by Hal Altan
Telemetry sounds like an esoteric term to someone who has never been exposed to it. Newcomers often feel lost with the terminology ‘old timer’ telemetry engineers, technicians and bosses use. Many of the terms, even though they have been used for many years by engineers, are not understood widely. Many values during telemetry tests are identified and selected without a real basis and good understanding ‘because we’ve always done it that way…’
In an attempt to help further the field of telemetry and demystify it, I’ve written a book, Telemetry Communications Systems Simplified, to describe, in a conversational tone, what a telemetry communications system engineer must study and understand.
The book covers the collection of telemetry data from sensors, and how to select the parameters, processes, procedures and essential values needed to use telemetry in aerospace and aircraft/missile testing. This blog offers a short introduction to both the book and telemetry.
What is telemetry?
Telemetry is the collection of data from a remote and usually fast-moving device for measurement purposes. It is used in aircraft/missile testing to track moving objects in action or collect data provided by instruments and sensors on the test object or to track the space launch vehicles.
Telemetry’s uses are not restricted to aerospace test ranges and space data. It is also used in the medical, industrial and entertainment sectors to collect consumer or factory data, or data about motorsport races or baseball players.
Unfortunately, common techniques such as wi-fi or cell phone technology cannot be used to track fast moving targets that are far away when the data is needed in real time. Testing usually requires the tracking of a moving object from a distance of 10km to 2000km, although in NASA’s case, an object as far away as Mars.
During flight tests, an aircraft, spacecraft, launch vehicle or missile uses airborne sensors to collect data from parts of the aircraft such as the wings or engine, about various aspects of its flight and variables such as pressure, vibration, stress and temperature.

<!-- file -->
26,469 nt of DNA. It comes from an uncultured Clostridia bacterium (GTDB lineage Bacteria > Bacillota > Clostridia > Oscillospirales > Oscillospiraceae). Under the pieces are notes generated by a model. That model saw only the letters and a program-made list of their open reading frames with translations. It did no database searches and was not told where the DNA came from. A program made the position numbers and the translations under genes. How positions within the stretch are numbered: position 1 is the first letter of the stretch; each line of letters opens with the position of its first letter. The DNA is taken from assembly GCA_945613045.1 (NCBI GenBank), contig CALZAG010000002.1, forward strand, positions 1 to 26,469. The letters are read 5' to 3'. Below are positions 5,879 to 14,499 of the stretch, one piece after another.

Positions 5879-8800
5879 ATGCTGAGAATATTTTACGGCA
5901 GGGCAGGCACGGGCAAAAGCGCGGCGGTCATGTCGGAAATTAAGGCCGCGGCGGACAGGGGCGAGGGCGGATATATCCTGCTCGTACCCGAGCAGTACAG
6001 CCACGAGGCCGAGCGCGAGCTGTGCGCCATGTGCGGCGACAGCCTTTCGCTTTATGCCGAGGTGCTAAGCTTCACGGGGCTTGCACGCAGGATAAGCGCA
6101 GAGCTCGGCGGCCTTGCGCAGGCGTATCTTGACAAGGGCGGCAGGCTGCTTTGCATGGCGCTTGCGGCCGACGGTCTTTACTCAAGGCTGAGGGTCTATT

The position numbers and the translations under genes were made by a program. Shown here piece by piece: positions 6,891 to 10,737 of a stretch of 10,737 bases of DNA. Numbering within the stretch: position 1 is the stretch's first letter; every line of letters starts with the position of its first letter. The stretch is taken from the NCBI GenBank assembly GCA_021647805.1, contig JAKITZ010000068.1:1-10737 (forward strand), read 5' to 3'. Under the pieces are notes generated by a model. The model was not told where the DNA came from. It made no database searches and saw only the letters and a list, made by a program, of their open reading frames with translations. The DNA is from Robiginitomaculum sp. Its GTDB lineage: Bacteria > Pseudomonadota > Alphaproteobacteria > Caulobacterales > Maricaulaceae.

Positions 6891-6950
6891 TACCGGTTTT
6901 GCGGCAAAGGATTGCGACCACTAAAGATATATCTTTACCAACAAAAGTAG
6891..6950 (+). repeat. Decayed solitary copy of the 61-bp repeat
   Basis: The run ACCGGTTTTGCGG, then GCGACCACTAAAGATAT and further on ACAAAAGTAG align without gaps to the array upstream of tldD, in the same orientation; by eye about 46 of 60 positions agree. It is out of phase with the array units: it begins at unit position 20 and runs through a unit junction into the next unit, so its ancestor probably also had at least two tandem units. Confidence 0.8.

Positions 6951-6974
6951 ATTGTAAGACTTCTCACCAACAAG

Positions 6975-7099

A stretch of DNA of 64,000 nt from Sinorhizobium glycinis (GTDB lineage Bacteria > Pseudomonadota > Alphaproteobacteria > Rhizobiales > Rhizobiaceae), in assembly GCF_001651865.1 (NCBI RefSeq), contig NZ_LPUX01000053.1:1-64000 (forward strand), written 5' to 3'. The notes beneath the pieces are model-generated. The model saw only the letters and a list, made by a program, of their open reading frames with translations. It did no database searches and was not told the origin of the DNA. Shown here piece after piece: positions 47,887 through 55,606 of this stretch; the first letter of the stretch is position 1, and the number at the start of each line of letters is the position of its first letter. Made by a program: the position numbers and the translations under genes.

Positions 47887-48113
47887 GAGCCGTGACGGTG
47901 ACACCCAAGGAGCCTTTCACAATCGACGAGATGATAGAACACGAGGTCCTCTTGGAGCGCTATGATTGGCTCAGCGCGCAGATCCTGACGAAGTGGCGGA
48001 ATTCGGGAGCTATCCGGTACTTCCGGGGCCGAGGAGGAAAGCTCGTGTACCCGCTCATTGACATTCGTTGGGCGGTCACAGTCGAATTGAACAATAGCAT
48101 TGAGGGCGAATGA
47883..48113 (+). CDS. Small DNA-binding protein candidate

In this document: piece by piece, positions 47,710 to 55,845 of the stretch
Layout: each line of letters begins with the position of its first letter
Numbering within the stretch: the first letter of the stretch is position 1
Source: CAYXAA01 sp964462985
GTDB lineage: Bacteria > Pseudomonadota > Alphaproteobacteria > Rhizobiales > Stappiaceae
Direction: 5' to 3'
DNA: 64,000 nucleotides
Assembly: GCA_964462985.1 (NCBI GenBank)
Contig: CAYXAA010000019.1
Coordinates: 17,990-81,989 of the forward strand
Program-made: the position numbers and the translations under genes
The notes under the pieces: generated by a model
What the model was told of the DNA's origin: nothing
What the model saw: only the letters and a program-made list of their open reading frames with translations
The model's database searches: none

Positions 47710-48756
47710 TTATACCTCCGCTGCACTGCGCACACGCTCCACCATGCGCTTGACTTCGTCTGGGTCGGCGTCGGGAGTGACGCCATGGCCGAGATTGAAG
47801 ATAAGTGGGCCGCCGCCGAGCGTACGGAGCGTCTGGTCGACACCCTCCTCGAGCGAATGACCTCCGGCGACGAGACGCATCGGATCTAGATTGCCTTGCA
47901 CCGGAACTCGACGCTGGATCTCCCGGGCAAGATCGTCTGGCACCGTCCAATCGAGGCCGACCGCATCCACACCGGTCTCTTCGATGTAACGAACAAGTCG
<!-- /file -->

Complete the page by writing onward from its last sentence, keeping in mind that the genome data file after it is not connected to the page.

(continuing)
Commutators combine this data and transmitters communicate all of it to a ground system, via a downlink. The ground system includes the antennas/LNA, the receivers, bit and frame synchronizers, and decommutators and computer equipment with software to record, view and interrogate the data.
Telemetry is also used in wind-tunnels or ‘hard to access’ places where we may prefer to collect data using wired telemetry. However, similar equipment subsets are still used, such as standardized bit synchs, frame synchs and decommutators.
Understanding concepts and terminology
I believe it is essential to understand the why part of telemetry in aerospace. Every telemetry instructor has their own method, but all too easily the bottom line, the reason, gets lost during the discussion and analysis process. This results in the young engineers learning the subject, but not understanding the reason for use and method.
There are many data points telemetry engineers must consider before they are ready to implement a telemetry communications system. There are many impediments they need to avoid, take precautions against and account for during calculations and preparations.
A clear understanding of telemetry’s essential concepts and terminology will also help an engineer prepare, design or set up the system. By understanding the reasons behind a design, the system parameters can be calculated and selected correctly for the project at hand.
Although there are standard answers to most of the concerns that may arise when implementing a telemetry communications system, there is not an answer for every situation readily available.
In some cases, engineers must use their creativity to resolve these issues prior to or during a mission. The telemetry engineer must at least be aware of the impediments and the possible remedies, prior to confronting these issues.
RF “black magic”